1. Get training– Without training you can’t read nature’s warning signs. Would it be rational to drive on a busy city street and not know what a red octagon means? Blowing through (not stopping at) a stop sign doesn’t guarantee an accident, but it certainly increases your chances of a serious collision. Common sense isn’t common … it is learned. We simply don’t know what we don’t know.
There are combinations of snowpack, terrain and travel habits that can get us into trouble. How can you know when you are in danger without training? How can you come up with solutions if you don’t even know what the problem is? The best safety tool is sitting on your shoulders. Use it.
2. Practice with your gear– Most sledders realize they should carry a beacon, probe and shovel. Great. But these are rescue tools, they are not safety equipment. This gear does not generate a force field to deflect avalanches.
Can you imagine standing in the debris field of an avalanche with multiple people buried and looking to your buddy and saying “Now what?” The goal is not to find targets. The goal is to save as many lives as possible. Without hesitation you need to draw on the right skills and the right tools for the greatest chance of success. This isn’t a movie. There are no re-takes or do-overs.
3. Check the avalanche conditions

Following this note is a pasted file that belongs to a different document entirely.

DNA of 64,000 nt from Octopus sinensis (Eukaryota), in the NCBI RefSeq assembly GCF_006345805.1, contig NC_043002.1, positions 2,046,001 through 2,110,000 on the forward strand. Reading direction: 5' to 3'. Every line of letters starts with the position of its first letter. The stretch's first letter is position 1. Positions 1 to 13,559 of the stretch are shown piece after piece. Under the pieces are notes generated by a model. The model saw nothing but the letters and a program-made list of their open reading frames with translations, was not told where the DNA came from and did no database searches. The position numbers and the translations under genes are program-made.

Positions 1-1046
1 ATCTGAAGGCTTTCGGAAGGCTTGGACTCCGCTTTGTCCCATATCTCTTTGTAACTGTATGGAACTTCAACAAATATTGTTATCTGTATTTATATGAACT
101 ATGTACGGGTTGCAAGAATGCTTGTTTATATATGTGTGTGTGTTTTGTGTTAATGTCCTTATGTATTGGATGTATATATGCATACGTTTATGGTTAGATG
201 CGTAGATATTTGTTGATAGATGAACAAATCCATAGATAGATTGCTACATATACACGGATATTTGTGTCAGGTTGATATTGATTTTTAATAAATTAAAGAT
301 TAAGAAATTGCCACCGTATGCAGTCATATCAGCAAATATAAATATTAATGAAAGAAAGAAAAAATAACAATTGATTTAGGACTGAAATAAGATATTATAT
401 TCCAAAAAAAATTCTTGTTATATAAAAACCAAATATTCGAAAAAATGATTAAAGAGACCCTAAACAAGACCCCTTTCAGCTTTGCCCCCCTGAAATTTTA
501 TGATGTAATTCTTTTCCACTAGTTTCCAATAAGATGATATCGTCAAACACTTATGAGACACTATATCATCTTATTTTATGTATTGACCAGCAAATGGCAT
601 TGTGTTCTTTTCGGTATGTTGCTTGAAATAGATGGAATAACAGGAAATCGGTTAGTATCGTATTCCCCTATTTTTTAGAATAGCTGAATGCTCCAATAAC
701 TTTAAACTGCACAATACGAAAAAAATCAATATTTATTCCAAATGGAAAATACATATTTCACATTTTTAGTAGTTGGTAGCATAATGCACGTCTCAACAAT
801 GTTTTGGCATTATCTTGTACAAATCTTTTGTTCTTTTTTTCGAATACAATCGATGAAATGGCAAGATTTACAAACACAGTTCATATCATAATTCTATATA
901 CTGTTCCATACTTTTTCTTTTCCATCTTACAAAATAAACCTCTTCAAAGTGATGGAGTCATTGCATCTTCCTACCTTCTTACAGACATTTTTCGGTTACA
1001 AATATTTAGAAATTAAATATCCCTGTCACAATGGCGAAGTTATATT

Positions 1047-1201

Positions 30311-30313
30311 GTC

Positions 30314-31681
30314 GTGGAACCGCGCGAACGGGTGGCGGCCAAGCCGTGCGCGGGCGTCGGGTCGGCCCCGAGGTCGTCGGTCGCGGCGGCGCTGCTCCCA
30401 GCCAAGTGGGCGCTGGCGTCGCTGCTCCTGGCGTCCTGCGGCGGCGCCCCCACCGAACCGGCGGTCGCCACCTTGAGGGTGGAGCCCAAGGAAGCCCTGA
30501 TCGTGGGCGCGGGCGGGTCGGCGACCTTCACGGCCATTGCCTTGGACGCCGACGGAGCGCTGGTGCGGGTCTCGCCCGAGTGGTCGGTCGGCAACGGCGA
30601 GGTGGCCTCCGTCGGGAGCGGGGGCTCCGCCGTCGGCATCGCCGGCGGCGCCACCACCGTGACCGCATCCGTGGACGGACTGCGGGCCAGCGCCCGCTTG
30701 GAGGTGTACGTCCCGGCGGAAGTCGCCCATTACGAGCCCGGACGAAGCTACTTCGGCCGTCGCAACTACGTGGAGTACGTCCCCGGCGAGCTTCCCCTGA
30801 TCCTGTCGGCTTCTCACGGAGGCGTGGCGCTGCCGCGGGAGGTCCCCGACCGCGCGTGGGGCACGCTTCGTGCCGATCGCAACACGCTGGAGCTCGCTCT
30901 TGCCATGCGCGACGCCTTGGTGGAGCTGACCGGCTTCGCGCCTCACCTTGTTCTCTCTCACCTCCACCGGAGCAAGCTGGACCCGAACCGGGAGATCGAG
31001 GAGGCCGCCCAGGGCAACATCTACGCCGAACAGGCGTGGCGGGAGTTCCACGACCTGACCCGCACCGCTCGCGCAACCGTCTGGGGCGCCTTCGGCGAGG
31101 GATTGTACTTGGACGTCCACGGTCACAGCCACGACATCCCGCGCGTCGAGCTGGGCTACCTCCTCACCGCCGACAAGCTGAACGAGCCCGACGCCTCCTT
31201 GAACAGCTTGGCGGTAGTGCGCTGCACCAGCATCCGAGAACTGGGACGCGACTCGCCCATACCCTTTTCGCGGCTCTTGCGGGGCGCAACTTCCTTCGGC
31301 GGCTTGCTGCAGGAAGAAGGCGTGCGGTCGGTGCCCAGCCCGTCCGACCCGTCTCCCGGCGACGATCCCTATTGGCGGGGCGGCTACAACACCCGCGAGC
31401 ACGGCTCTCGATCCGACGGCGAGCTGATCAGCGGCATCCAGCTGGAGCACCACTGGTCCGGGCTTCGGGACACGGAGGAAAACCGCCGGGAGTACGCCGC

Many untrained snowmobilers get caught in avalanches because they don’t realize conditions are constantly changing. Free avalanche reports are available online and highlight issues in the current snowpack. This is priceless information. Get the report. It’s like having a mountain guide in your pocket. Avalanches are about timing. The message is not “don’t go,” it is about learning when and where to go.
www.avalanche.org or www.avalanche.ca
4. Select riders equipped for the trip: Attitude, Education and Gear - Some days, some people will need to be left at home. You have complete control over who you ride with. Riding buddies can be assets or liabilities. Liabilities are untrained or unwilling to alter their riding styles to suit the current conditions and consequences. Gather a group of assets: cohesive riders with great gear, great skills and a team approach to enjoy many years of rewarding mountain sledding.
5. Agree on a Plan A & B- Considering all of the above: training, gear, conditions and the strengths of your group members, what expectations should your group set for the day? Get full agreement before you get in the truck. At the staging area or at the bottom of a big hill is not the time to say, “Today is not a good day to climb.” Say what? Some of us drive hours for a great day’s sledding. For an aggressive rider, the pressure to push forward is strong. However, if the group agreed to a Plan B in the pre-trip stage, it is more likely that the riders will choose a riding day with a wider safety margin.
You can always have a great day in the mountains no matter the avalanche conditions. Training and gear can give riders new options to draw from when nature is telling us to take it easy. We all have the same goals: the best riding day possible and returning home to our family and friends with a big grin pasted on our faces as we walk in the door.
Every trip should be a return trip.
For more information on Zac’s Tracs, log on to www.zacstracs.com.